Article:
The calculation of the length of the periods is judged in a different way. Starting with the planet that has the lowest number of degrees, this gets a patyamsha equal to its degrees in its sign. The degrees of the first planet are subtracted from the planet next highest in degree, and the difference between the two is the patyamsha of the next planet. The degrees of the second planet are then subtracted from the third planet in order to generate the next patyamsha, and so forth. After the patyamshas have been calculated, the duration of the periods is calculated using the following formula to calculate the number of days in each period:

Take 365 days times the Patyamsha (of the planet in question) divided by the highest degree value (also called the Krishamsha value) of the planets in question.           

This formula will render the days for each sub-period. The antardasas are calculated by taking the same proportion of time for a dasa as they do for an entire year.

Mudda Dasa

This mahadasa might be more appealing for those used to the Vimshottari mahadasa system. In order to calculate the mudda dasa, do the following.

  • Take the number of years of life completed. Add to this the nakshatra number at birth. If it is Krittika, for example, add three), then subtract two (the number 2), then divide this by 9. Ignore the quotient. The remainder gives the dasa operating that year. A remainder of 1 would give the Sun; 2 the Moon; 3 Mars; 4 Rahu; 5 Jupiter; 6 Saturn; 7 Mercury; 8 Ketu; 0 Venus. In other words, the normal Vimshottari sequence compressed into a year starting with a lunar position progressed by one Nakshatra a year.
  • In order to calculate the balance of the dasa, use the balance of the birth dasa. The remainder of the birth dasa period will be the same as the balance of the birth dasa percentage as contained in your natal chart. As a result of the method, the mahadasa of the year is almost invariably the one after the one that the previous year ended with. Of course, the new year does have different planetary positions, so there will often be major change from one year to the next.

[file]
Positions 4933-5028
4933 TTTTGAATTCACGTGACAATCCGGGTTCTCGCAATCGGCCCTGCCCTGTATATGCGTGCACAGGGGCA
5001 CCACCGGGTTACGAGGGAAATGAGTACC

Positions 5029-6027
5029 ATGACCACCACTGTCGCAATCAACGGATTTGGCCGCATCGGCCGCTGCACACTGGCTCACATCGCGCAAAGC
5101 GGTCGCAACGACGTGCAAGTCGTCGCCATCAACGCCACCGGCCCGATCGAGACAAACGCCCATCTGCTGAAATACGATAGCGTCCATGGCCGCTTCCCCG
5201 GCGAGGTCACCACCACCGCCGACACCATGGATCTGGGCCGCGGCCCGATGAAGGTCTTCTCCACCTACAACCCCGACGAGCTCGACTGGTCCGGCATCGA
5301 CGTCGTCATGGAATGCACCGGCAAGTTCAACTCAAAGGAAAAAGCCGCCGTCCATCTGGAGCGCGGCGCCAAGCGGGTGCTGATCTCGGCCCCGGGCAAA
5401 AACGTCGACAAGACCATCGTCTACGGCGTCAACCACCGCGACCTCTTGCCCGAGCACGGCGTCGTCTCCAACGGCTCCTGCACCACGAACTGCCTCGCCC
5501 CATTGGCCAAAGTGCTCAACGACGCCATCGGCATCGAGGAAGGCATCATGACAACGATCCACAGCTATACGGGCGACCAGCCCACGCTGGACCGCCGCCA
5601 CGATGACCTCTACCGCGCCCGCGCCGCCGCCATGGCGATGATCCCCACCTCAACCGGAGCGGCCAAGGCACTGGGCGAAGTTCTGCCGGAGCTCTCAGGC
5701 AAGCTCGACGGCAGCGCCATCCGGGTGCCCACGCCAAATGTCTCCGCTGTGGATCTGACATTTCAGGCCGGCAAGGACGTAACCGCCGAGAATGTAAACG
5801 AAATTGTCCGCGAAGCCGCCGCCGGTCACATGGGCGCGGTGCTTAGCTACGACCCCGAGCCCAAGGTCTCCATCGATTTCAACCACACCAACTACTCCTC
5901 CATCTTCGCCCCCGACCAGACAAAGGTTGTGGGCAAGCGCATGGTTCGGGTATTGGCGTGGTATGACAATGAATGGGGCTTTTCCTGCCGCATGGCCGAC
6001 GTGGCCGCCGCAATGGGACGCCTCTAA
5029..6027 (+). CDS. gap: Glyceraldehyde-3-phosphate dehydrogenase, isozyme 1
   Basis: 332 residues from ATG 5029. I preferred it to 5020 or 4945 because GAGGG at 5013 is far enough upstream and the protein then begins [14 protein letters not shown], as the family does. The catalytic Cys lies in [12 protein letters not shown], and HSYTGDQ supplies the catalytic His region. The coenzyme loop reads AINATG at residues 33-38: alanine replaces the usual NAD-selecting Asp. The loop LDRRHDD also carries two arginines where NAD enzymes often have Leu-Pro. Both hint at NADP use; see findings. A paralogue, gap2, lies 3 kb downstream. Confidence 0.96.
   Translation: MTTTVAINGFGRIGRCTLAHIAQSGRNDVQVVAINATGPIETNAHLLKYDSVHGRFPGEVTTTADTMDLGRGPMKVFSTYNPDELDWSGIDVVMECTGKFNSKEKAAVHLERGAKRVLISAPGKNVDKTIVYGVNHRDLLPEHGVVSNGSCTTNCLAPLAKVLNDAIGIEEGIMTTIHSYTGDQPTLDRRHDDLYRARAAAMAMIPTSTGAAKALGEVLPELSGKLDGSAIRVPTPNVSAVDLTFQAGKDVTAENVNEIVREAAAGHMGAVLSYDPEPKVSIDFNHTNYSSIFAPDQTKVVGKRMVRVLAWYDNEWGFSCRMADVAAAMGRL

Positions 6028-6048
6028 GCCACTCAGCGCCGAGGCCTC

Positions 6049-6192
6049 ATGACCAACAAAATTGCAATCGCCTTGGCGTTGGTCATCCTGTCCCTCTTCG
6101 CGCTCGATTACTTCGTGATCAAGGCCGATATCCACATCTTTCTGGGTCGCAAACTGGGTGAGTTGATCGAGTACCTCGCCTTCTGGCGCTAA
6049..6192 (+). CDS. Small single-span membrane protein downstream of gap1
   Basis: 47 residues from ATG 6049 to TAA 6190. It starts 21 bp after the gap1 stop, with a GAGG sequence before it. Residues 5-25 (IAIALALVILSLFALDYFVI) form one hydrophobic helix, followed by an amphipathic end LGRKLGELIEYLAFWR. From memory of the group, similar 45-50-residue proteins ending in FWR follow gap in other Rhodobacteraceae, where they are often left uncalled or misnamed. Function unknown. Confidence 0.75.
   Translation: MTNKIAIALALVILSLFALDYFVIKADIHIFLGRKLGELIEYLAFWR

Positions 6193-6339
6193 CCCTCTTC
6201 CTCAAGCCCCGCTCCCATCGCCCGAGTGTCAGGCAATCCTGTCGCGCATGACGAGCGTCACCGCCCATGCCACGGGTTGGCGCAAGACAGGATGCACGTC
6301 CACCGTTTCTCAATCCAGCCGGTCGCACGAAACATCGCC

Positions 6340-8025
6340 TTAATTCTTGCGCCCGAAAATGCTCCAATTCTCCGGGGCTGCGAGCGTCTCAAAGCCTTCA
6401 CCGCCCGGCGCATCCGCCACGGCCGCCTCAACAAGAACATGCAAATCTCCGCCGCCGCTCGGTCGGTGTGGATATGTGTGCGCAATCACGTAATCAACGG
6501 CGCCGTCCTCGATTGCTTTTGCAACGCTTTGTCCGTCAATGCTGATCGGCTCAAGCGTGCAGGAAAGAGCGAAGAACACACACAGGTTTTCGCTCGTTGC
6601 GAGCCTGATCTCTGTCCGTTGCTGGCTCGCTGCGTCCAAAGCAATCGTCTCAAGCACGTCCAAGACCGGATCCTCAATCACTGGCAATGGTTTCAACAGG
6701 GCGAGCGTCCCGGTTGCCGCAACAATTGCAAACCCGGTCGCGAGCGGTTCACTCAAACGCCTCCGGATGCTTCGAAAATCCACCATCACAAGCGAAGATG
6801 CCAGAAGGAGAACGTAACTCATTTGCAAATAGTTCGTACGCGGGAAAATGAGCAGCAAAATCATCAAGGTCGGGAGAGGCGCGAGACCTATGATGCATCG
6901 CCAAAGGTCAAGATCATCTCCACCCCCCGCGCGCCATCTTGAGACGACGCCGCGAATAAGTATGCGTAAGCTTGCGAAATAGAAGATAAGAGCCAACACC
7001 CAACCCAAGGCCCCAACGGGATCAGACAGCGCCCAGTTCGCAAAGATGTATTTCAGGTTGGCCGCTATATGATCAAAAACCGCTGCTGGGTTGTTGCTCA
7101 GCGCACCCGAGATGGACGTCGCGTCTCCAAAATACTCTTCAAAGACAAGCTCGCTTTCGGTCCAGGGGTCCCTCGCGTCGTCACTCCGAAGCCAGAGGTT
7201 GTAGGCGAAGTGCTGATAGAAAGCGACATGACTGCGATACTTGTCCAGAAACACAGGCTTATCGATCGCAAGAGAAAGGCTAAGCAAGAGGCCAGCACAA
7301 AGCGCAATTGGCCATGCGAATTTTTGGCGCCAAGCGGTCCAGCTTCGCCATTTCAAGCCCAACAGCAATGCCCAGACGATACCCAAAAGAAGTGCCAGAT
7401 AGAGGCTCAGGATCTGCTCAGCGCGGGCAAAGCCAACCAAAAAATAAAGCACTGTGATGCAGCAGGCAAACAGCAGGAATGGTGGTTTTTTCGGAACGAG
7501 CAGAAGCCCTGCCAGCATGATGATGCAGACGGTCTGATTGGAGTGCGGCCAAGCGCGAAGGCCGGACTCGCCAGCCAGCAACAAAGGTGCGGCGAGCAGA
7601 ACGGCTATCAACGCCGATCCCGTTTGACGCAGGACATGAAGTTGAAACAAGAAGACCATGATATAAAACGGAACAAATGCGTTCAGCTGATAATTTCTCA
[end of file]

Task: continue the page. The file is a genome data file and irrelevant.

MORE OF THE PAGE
Alternate Mudda Dasa

According to the Utttara Kalamrita , one of my favorite Jyotish texts, one can take the dasa lord of the annual chart’s Moon nakshatra as being the starting mahadasa in the annual chart. The simplicity of this approach appeals to me, and I have found that it gives extremely good results. (I have used a similar technique in determining the timing of prashna charts.)

Which Dasa?

Take your pick. By far the most interesting thing that I have noticed about Jyotish is that different modalities of prediction work consistently well if one uses the same reference base. Transposing a 360-day system on top of a 365-day system will not produce similar results, but using two 365-day systems (or two 360 day systems) will.

Can one use other dasas on the Varshaphal chart?

In my opinion, yes. Dr. Charak had said he good results when he used the Yogini mahadasa system a few years ago (whatever happened to the interest in Yogini?) and I have experimented with compressed (one year) Jaimini Chara dasa and Kalachakra dasa systems to good effect, so long as one follows the interpretational rules contained in each system.

Yogas in Varshaphal

The use of yogas has always seemed to be a bit suspect to me, as I think you can garner the same results by careful chart analysis as one can from yogas, but there are special yogas in the Varshaphal system. I would like to mention the two most important, as these tend to show very good results when interpreting these charts.